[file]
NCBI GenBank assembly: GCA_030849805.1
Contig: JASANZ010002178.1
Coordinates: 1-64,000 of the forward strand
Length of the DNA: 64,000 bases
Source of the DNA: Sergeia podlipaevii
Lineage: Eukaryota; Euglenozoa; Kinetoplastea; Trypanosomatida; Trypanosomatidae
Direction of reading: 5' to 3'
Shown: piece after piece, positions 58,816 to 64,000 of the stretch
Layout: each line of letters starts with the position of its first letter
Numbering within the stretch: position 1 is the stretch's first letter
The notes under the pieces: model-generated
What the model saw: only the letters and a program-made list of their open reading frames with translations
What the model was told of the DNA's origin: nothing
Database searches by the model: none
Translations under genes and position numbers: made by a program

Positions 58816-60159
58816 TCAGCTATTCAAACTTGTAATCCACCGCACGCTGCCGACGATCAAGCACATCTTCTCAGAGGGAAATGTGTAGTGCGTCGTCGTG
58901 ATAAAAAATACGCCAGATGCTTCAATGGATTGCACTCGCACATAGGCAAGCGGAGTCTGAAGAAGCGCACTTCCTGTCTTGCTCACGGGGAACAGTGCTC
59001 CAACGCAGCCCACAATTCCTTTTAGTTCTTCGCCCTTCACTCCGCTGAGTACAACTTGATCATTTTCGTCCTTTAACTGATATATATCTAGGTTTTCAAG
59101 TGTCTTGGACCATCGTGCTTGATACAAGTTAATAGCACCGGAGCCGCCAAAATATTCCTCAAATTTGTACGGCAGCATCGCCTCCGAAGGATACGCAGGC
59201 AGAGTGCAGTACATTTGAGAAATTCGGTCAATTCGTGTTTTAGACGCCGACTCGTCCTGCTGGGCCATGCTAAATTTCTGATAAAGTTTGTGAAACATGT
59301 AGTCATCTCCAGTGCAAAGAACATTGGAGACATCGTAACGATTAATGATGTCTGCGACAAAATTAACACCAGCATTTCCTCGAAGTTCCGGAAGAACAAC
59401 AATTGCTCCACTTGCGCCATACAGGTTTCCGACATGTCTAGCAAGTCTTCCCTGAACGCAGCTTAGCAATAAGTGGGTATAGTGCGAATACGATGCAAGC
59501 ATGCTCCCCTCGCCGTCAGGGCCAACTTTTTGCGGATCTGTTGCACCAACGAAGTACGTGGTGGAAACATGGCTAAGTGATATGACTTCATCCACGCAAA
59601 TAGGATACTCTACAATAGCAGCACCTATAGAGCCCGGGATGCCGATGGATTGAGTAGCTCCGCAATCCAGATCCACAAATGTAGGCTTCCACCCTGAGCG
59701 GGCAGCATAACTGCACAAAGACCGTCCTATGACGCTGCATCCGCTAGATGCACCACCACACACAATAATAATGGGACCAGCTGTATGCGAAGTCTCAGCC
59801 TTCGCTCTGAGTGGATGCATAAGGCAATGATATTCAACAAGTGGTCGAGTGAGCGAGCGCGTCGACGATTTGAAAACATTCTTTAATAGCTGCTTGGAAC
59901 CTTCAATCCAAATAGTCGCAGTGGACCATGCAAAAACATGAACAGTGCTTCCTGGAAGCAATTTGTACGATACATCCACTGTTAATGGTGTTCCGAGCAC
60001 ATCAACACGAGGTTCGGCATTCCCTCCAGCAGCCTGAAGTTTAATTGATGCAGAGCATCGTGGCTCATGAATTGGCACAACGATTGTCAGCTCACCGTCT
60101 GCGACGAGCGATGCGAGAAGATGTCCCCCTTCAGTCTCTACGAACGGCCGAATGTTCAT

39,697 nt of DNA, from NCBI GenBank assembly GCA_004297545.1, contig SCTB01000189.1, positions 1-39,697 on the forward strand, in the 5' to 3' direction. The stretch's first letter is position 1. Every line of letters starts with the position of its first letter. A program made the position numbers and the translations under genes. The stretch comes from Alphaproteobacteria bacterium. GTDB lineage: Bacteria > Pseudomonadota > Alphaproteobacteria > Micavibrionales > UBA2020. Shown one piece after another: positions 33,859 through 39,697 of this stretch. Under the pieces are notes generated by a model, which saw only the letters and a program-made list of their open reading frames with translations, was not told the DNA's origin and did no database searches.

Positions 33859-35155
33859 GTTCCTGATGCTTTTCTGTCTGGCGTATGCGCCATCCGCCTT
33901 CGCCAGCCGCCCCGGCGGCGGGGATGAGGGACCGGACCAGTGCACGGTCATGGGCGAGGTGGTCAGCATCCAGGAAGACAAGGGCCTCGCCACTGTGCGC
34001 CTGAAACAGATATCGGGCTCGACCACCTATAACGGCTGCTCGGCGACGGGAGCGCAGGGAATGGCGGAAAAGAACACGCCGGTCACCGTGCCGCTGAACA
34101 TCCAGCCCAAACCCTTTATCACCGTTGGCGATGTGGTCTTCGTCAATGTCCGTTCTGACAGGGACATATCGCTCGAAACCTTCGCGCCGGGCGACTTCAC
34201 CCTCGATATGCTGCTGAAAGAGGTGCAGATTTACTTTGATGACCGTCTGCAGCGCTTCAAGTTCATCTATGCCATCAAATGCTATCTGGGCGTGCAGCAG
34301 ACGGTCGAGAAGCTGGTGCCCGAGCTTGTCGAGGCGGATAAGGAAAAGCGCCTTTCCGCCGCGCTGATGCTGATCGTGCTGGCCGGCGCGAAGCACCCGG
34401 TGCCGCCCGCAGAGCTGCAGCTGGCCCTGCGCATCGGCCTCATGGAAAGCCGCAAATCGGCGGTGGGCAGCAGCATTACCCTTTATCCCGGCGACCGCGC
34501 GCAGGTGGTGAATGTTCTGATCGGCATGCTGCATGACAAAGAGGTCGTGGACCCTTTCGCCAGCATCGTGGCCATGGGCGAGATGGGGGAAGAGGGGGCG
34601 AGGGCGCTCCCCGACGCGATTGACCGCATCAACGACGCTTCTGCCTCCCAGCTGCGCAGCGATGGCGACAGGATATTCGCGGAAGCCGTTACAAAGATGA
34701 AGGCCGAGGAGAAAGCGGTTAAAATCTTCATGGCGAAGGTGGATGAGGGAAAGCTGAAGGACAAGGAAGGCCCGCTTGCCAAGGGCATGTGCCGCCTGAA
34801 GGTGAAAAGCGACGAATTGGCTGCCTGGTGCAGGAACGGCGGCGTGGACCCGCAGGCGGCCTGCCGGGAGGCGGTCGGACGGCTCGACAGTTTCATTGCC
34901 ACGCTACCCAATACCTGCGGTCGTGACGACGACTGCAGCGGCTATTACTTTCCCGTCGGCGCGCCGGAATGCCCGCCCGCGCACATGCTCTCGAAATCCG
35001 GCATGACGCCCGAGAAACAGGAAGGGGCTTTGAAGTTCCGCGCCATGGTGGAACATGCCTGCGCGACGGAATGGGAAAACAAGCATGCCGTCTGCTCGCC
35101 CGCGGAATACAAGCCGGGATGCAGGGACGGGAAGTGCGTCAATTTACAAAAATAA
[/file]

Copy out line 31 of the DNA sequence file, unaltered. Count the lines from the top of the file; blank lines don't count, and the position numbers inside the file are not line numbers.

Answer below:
39,697 nt of DNA, from NCBI GenBank assembly GCA_004297545.1, contig SCTB01000189.1, positions 1-39,697 on the forward strand, in the 5' to 3' direction. The stretch's first letter is position 1. Every line of letters starts with the position of its first letter. A program made the position numbers and the translations under genes. The stretch comes from Alphaproteobacteria bacterium. GTDB lineage: Bacteria > Pseudomonadota > Alphaproteobacteria > Micavibrionales > UBA2020. Shown one piece after another: positions 33,859 through 39,697 of this stretch. Under the pieces are notes generated by a model, which saw only the letters and a program-made list of their open reading frames with translations, was not told the DNA's origin and did no database searches.